“How long did it take you to jump start your career after graduating from RISD? What was your first job?”
It took me about 6 years before I felt even remotely “legitimate” as an artist. Looking back on it now, I know now that there were many mistakes I made terms of launching my career that could have been easily avoided had I thought things through more carefully at the time. Mostly, I allowed the period between graduating from RISD and going to graduate school to last for too long. While I am glad that I took some time off before going to graduate school, those four years were very hard in many ways, and things didn’t really start to take off for me until I got my master’s degree.
To begin with, I was wrestling with my transition from RISD to the “real world” which was extremely difficult. I had been so accustomed to having the amazing artistic community at RISD, and then to have it all disappear one day felt like a traumatic loss. I scraped by financially, (I was very insistent to make it on my own, with no financial help from my parents) had no studio space, made $376 per week, and lived in a crappy apartment in Boston.
My first job was as an art teacher at an after school program at a public elementary school. Just picture 120 kids, ages 5-11, with about 9 teachers spread out between the playground and the school cafeteria everyday for 6 hours. It was complete pandemonium, and I cleaned up more pee and throw up that year than I care to remember. On top of that, I found the other teachers there unbearable with their petty concerns and catty conversations. None of them had any shred of a clue about being a visual artist and I felt completely isolated from them.
An early portrait drawing of mine from 1999
The job was exhausting and miserable, to the point that I found myself too physically and mentally wiped out at the end of the day to be able to make any art. My feeble attempts to make art at that time never went anywhere. I used to attend life drawing sessions to draw, I did the occasional self-portrait, I sketched friends from life, and I drew in my sketchbook when I could. I had initially wanted to be a portrait painter, but after several unpleasant experiences with clients, I quickly gave up that initiative. The artwork I was doing still looked like student exercises, and I couldn’t figure out a way to make the transition into work that looked professional. This went on for about a year and a half.
An early portrait painting of mine from 2000
Then one day I ran into one of my former RISD Professors in Boston. He had been one of my favorite teachers, and so it was wonderful to see him again. He asked me how my artwork was going. I was completely mortified and had no choice but to tell him that I wasn’t making anything. I was full of excuses: I didn’t have a studio space, I couldn’t afford art supplies, my job was too demanding, etc. He said, “Clara, you were one of my best students, you have to make your art.” He gave me his phone number and encouraged me to visit him and show him my new work. That was the wake up call I sorely needed at the time. I felt creatively inspired for the first time since I had graduated from RISD, and was determined to stop making excuses and get to work.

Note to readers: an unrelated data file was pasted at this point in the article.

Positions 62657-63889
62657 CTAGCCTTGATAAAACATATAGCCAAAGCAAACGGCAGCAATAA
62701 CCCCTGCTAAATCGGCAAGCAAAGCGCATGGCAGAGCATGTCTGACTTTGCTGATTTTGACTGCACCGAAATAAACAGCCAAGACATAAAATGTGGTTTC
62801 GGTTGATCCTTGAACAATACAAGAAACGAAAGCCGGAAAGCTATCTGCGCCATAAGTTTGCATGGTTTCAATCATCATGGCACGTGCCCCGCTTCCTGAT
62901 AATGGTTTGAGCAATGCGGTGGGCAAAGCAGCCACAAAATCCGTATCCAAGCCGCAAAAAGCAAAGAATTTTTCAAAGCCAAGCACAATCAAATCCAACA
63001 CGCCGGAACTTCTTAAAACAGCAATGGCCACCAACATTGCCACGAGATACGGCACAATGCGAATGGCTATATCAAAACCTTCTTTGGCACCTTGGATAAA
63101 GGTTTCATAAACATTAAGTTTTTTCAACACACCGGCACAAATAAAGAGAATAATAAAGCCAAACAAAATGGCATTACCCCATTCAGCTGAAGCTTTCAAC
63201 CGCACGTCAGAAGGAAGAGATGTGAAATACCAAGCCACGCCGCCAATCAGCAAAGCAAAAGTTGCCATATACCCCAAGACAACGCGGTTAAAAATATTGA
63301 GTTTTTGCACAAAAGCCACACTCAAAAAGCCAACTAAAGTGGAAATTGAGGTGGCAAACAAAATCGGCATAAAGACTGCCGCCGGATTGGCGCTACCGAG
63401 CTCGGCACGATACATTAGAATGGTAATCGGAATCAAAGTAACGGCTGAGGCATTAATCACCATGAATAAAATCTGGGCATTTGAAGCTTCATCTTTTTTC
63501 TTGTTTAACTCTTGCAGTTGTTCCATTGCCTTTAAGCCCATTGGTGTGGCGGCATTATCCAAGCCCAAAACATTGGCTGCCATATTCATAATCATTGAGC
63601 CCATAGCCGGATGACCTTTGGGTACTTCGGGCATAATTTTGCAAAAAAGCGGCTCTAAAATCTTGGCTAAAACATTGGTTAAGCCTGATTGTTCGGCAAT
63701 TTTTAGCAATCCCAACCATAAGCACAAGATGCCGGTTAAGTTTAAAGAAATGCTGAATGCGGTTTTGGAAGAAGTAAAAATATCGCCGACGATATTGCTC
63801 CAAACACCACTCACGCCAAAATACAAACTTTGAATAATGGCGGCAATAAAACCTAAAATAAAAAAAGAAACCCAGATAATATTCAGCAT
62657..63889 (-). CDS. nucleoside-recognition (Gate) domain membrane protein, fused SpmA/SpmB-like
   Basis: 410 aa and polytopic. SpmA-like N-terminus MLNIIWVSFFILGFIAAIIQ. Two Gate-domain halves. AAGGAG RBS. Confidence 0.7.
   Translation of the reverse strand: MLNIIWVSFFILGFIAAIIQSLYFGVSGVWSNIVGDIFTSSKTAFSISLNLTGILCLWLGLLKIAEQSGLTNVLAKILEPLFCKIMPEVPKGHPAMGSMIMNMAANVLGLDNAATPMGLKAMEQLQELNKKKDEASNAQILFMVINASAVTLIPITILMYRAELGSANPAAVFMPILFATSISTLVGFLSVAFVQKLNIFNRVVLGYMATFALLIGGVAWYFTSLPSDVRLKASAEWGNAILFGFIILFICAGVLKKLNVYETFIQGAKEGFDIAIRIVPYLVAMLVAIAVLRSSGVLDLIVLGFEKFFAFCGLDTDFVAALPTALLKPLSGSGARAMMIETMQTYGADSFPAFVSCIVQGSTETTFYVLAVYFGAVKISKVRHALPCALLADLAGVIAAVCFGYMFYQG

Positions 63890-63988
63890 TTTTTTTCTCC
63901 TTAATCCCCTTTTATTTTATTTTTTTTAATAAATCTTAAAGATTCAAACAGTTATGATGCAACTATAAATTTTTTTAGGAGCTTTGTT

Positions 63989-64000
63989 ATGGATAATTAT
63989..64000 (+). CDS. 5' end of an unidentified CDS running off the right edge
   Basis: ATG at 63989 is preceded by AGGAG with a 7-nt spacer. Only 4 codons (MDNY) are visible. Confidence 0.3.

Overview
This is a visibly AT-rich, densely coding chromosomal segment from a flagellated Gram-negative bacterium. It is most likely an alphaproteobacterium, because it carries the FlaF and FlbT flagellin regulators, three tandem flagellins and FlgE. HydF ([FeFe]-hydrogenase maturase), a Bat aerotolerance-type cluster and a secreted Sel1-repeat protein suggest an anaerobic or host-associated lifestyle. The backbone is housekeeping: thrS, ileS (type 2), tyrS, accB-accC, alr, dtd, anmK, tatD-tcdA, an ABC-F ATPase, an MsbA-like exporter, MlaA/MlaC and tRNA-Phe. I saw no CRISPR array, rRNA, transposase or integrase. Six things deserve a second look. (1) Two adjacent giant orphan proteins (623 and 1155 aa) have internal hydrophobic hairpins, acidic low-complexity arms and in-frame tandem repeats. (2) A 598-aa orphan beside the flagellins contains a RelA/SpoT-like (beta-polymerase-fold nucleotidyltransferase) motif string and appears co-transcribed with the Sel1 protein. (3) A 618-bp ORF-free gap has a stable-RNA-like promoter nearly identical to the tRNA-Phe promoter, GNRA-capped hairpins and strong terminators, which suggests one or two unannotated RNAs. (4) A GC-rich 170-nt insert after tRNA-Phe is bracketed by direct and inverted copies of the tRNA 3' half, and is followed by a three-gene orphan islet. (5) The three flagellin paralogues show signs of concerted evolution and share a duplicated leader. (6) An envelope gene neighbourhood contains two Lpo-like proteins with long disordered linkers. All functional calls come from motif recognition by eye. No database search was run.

An early figure painting of mine from 2000
I started hiring models privately and worked on oil paintings in my living room. This created a structure that I could work within in that when the model showed up, I had no choice but to get to work. I knew that I was paying the models, so every minute was precious and I learned to work quickly and efficiently on my oil paintings. I also bought a little $500 etching press and created drypoint prints (a non-acid intaglio printmaking technique) in my apartment. The oil paintings depicted bizarrre, multi-limbed figures while the drypoint prints explored similar themes within the context of a human skull.
Although it makes my skin crawl right now to look at these works, (what was I thinking?!?) these oil paintings and drypoints are what I consider to be my first professional body of work. For the first time I was working serially and in a concentrated, focused manner. Making these works taught me how to be a professional artist. From time to time, I would visit my former RISD professor and he provided important feedback on my work that kept me inspired and going. I continue to do this to this day.
I also started showing my work in local juried shows which was a good experience in terms of getting my work out there and seen. Although I was finally making my work steadily, I still felt like my career wasn’t developing the way I wanted it to. That was when I made the decision to go to graduate school.
An early drypoint print from 2001
Once I had my master’s degree, that’s when my career really started to happen. I started teaching at the college level and through those school networks developed professional relationships with other artists. I had finally found the kind of serious artistic community that I had been searching for all this time. I eventually stopped entering juried shows because I started to get invitations to show at exhibitions by other artists and curators at more high profile, regional venues. And most importantly, I had no problem making my artwork because of the experiences I had in the years before going to graduate school.